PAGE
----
No Longer Grey

The sartorial experiments and ramblings of a girl named Sarah

13 Year Old Me Predicted My Style

by Sarah on April 3, 2018, 2 comments


Recently I’ve been going through a style rut, which inspired a Pinterest obsession, which, in turn, led me to discover my 13 year old self’s pinterest account. It’s a veritable time capsule of what I was like, complete with cringy, outdated memes, fashion that’s a little too 2012 tumblr, and DIYs that no one really needs to make. But shoved between a board featuring glittery manicures and Louboutins, I found a gem; a board called “capsule”, which was originally a sort of shopping list of what I thought my closet would need growing up, abandoned and forgotten for five years.

Somehow, 13 year old me perfectly predicted my current style. To a tee (ha ha). Bear in mind that I created this board when I still wore infinity scarves and confused Max Azria with Max Mara. It’s nothing short of a miracle.

The board isn’t just a prediction of what my closet would look like; it’s a prophesy fulfilled. Subconsciously, I’ve manifested every single one of the pieces (not the exact ones I pinned, but ones that fit the style and spirit of each. Come on, this isn’t Disney) into my wardrobe. Tell me that isn’t crazy. And of course, I thought I would share. Here are my ultimate capsule wardrobe picks.

This is crazy! Honestly, I’m in awe that my style has remained fundamentally the same throughout most of my teen years. Of course, maybe I have it the other way around, and it’s not myself that has shaped my sartorial future, but rather complicated algorithms used by Pinterest to suggest only things I’ve already said I like, making my style a repitition. In a Cambridge Analytica world, who can say. In any case, it’s remarkable.

Anybody else have any wild wardrobe tales?

Shop the edit: grey wool coat, high waisted jeans, white button down, Breton shirt, black pointy toed shoes, white tee, party dress, grey t-shirt, black flowy trousers, graphic tee, high waisted shorts, black tee, black clunky shoes

Almost Spring

by Sarah on March 21, 2018, one comment

Almost spring// no longer grey jeans- Everlane, shirt- Everlane, shoes- Everlane, belt- Target

Let me be perfectly clear; the only place this outfit is going is into my kitchen to make scones. It’s snowing BUCKETS out right now, and if I were to wear backless mules outside, I would end up with backless feet. A girl can still dream though. And this is a rather dreamy outfit!

The shirt is a wonderful piped-collar piece from Everlane. As I look at the outfit, I am realizing that the whole thing is from Everlane. Except the belt, which is from Target, but definitely the part of Target pronounced tar-jay.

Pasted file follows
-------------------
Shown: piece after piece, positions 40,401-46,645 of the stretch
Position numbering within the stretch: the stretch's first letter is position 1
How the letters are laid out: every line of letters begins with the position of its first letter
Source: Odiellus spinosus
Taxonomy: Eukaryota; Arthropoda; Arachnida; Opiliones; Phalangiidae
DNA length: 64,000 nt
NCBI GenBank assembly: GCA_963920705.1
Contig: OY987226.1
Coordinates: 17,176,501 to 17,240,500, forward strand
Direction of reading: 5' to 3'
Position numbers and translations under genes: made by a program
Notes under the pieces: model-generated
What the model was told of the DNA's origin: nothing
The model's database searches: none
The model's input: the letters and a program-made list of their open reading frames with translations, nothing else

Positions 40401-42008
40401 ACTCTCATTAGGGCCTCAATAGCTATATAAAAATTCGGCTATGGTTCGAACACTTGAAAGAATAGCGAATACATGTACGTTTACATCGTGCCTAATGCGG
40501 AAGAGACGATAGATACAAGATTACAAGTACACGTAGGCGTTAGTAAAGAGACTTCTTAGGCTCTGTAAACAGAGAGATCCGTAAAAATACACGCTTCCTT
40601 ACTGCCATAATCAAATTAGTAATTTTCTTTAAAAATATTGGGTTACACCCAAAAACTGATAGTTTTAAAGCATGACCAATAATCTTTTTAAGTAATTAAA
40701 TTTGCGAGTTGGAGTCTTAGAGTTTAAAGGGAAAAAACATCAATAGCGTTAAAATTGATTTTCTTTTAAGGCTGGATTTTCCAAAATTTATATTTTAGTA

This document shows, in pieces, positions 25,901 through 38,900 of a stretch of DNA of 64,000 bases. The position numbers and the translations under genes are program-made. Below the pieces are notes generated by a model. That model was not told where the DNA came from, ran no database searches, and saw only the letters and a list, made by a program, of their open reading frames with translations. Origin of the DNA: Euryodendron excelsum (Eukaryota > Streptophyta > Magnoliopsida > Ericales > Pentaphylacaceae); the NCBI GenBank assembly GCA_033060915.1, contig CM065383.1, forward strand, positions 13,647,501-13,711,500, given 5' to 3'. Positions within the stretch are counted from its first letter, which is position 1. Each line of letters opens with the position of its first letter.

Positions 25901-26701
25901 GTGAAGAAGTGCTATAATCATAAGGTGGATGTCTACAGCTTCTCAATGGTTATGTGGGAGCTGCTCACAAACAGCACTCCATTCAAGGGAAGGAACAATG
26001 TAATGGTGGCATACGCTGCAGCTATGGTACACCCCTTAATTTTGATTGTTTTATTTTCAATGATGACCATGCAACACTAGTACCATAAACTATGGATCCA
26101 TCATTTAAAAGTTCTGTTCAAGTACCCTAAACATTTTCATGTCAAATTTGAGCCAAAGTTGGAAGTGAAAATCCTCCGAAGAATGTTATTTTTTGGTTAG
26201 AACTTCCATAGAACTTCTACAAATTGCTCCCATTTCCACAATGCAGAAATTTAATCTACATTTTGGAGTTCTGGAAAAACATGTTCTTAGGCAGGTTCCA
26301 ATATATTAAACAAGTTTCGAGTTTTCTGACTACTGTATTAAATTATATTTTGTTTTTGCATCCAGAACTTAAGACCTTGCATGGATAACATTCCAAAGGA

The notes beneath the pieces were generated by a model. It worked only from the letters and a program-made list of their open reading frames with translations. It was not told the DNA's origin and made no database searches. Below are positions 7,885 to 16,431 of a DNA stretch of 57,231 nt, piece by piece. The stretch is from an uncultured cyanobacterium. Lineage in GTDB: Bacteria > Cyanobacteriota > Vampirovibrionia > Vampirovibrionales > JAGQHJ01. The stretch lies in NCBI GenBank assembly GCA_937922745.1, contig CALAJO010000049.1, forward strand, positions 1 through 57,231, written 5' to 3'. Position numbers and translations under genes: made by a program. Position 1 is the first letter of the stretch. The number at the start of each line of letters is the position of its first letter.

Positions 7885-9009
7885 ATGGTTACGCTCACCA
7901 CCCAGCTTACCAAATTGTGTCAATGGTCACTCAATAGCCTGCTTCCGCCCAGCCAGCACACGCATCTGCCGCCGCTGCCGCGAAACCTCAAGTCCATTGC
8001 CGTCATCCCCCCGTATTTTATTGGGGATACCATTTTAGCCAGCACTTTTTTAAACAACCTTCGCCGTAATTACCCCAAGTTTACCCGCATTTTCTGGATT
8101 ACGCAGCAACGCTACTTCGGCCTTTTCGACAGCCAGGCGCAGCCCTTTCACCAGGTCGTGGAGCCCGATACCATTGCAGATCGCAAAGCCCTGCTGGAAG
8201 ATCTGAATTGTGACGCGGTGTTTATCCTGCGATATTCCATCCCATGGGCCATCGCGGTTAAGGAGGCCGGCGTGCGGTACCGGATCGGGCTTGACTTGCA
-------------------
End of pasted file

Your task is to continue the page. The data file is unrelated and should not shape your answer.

I’m quite excited about this jeans and shoe combo. I’ve extolled the virtues of these jeans before, but there is something wonderful about casual pants with loafers. Jeans capture the masculinity of the loafer while dressing down the whole thing. It’s what I would like to imagine Angelina Jolie would wear on a beach vacation (Or what Millie Bobby Brown, who owns these shoes, might reach for).

Off to watch Stranger Things and pretend I can lift cars with my mind!

Winter Essentials

by Sarah on March 4, 2018, no comments

jacket- Uniqlo, jeans- Everlane, bag- thrifted, shoes- Everlane

This outfit exists right at the corner of form and function. It’s got walkable shoes, a coat with enough room for several layered sweaters, and a bag big enough to hold lunch, while still creating some resemblance of personal style. The jacket is from Uniqlo, which I picked up during the bomb cyclone because I was afraid I might lose an arm to frostbite. It’s got a removable down lining and the biggest pockets I ever did see, perfect for shlepping around all sorts of things. The shoes are completely simple, utilitarian Chelsea boots from Everlane with simple detailing. The’ve brought me through snowbanks and slush puddles aplenty without complaint.

What’s your winter uniform?

Stripes and Flowers

by Sarah on February 24, 2018, no comments

dress- thrifted, shoes- Marc Fischer, jacket- Gap

A little throwback from this fall. Look at those amazing flowers! Just look at them! And the leaves? Breathtaking. It’s starting to be spring in DC- cherry blossoms and everything- and i’m so excited to see everything come back to life after a long winter’s nap. Also so excited not to have to layer 15 jackets, which was my NYC look.